SU M M E R / FALL 2014
Farm Futures Working the Land in the 21st Century
Paint Shop Memories
The Doctor Is (Flying) In
10 16 22
Features Down to Earth 10 It wasn’t unusual 150 years ago, but these Johnnies are farming in 2014. It’s a challenge they love.
More than a Paint Shop 16 Why was the Paint Shop so important to so many?
Have Stethoscope, Will Travel 22 From Guatemala to Tanzania and beyond, Johnnie doctors serve as medical volunteers.
28 Departments My Perspective 2 View from Collegeville 3 Service to the Church 8 In Sight 20 Johnnie Sports 28 Advancing the Mission 30 Alumni Connection 34 Milestones 38 Inspiring Lives 44
On the cover: SUMMER/FALL 2014
es Farm FuturCentury
Working the Land in the
Paint Shop Memories The Doctor Is (Flying) In
10 16 22
Gary Brever ’97 checks his crops at Ploughshare Farm in Alexandria, Minn. Cover photo by Michael Crouser ’85
SAINT JOHN’S MAGAZINE is the magazine of Saint John’s University. It is published in the fall and winter and the CSB/SJU Magazine is published with the College of Saint Benedict in the spring.
EDITOR Jean Scoon
STAFF CONTRIBUTORS Rob Culligan ’82 Brendon Duffy, SOT ’02 Jennifer Mathews Emery Leslie Hanlon Michael Hemmesch ’97 Adam Herbst ’99 Ted Kain ’12 Jeannie Bykowski Kenevan ’98 Ryan Klinkner ’04 Brad Neary ’81 John Young ’83
DESIGN Lori Gnahn
EDITORIAL ASSISTANT Julie Scegura
UNIVERSITY ARCHIVIST Peggy Roske ’77
EDITOR EMERITUS Lee A. Hanley ’58
LETTERS email@example.com or Jean Scoon Saint John’s Magazine P.O. Box 7222 Collegeville, MN 56321
ADDRESS CHANGES Ruth Athmann Saint John’s University P.O. Box 7222 Collegeville, MN 56321 firstname.lastname@example.org Find the Saint John’s Magazine online at csbsju.edu/sjualum/saint-johnsmagazine.htm. © 2014 Saint John’s University
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As many of you know, the Paint Shop burned down this January. Fortunately, no one was hurt. At first we thought the fire was about a building. And of course it was. We lost an important historical building and the property inside it. But it was also about something else: the Benedictine residential experience and its value for community. When news of the fire got out, memories from alumni who had been student workers on the paint crew began pouring in. It became clear that their experiences as part of this work team had been as significant as anything else they’d done here. This was in large part because their supervisor, Rob Stoeckel of the physical plant staff, considered himself just as responsible for their formation as our professors and faculty residents do in their domains. He took a genuine interest in them—listening, mentoring and creating a supportive work community. He isn’t the only supervisor like this at SJU. The many staff, faculty and monks who supervise students realize that part of what it means to supervise student workers in a Benedictine institution is to attend to their students’ growth and development as well as to oversee their work. Alumni have shared with me all kinds of anecdotes about the importance of their work-study experiences. One recounts that his job in a campus office taught him writing, organizational and administrative skills that were extremely useful to him during a London internship, when he was tasked with curating a large exhibition at a contemporary gallery. “I’m not sure how I might have met that challenge without the training from my campus job,” he says. A former student worker from my office attributes his knowledge of domestic tasks like washing dishes to the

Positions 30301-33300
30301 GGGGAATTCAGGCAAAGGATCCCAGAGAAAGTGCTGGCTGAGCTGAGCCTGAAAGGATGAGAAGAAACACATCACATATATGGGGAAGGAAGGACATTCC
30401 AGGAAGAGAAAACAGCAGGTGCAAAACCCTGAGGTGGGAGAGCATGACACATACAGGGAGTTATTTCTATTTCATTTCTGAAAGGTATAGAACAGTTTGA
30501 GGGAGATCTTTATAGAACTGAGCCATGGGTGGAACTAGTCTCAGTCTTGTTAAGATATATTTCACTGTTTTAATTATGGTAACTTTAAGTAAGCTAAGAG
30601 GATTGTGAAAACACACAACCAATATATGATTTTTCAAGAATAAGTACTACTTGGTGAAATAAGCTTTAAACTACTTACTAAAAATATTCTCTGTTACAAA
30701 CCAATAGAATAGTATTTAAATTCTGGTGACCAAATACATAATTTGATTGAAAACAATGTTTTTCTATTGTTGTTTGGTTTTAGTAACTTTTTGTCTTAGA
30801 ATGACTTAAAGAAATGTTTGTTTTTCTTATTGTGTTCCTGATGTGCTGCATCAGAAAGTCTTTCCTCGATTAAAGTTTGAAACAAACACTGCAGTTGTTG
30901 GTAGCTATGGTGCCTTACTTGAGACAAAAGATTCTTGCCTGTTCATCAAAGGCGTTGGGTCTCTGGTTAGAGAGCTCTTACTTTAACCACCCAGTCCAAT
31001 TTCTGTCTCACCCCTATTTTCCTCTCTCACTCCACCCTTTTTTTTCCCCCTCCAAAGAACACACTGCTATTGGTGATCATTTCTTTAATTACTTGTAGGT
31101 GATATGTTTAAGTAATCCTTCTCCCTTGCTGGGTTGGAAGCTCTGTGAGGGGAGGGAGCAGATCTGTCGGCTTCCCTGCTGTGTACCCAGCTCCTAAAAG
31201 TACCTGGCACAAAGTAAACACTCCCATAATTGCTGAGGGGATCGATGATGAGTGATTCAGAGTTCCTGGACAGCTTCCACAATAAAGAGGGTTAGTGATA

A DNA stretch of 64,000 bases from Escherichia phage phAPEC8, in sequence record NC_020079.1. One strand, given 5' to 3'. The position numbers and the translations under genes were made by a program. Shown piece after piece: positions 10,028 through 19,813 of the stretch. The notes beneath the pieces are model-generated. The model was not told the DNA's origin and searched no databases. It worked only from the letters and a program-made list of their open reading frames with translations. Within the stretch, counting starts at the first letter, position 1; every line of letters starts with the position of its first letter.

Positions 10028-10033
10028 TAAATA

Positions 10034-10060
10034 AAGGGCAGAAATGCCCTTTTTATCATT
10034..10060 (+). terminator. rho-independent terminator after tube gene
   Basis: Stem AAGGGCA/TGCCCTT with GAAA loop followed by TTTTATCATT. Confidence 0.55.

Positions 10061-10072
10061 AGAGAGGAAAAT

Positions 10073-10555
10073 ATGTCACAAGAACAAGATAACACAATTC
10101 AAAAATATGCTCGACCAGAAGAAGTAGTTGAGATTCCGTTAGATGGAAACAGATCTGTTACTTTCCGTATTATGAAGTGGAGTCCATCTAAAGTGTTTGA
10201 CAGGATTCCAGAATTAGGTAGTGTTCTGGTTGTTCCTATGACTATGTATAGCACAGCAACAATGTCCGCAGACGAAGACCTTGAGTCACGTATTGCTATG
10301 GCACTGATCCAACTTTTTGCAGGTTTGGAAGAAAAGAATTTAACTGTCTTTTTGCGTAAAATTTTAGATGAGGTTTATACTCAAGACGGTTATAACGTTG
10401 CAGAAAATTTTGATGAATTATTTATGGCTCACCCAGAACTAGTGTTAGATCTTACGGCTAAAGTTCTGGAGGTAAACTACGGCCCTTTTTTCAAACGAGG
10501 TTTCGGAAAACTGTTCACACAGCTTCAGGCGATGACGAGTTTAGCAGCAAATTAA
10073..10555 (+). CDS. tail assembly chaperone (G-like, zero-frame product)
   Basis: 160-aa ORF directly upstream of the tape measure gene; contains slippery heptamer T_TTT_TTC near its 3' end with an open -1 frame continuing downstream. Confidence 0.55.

Michael Hemesath ’81, President
guidance of his wise supervisors. I thought he was joking until I met his appreciative wife who assured me that he was in earnest! Another alumnus calls his work-study job “the most formative aspect of my time at CSB and SJU” and praised his supervisor as being “overwhelmingly responsible for the person who I am now.” These stories are powerful reminders that in a community like Saint John’s, all of our staff are deeply engaged in the life of the community and are committed to our students’ growth and well-being. You can read more about this in our feature on the Paint Shop (p.16). And if you have a student work experience you’d like to share, I’d love to hear it. Send it to me at email@example.com.
View from Collegeville
Photos by Paul Middlestaedt and Evan Gruenes ’14
Parents, friends and faculty watched proudly as 454 students received their degrees at Commencement 2014. Kathleen Blatz (below center), a former chief justice of the Minnesota Supreme Court, was the commencement speaker and received an honorary doctorate. “While I’m proud of my personal connection, my respect for Saint John’s University isn’t rooted in family bias or parochialism,” said Blatz. “It is a respect that has grown out of many, many encounters.”
View from Collegeville
True Originals The end of the school year marked the retirements of nine faculty members with a combined 266 years of teaching at Saint John’s and Saint Ben’s. We welcome these nine originals into our virtual Hall of Fame.
Margaret Cook Annette Atkins History “The schools’ emphasis on teaching has encouraged my own passion for being in the classroom and for making important connections with our students.” When she was hired, there was one woman for every seven men on the faculty. She brought change to the faculty and the classroom. Her masterful storytelling has made her an esteemed speaker and author.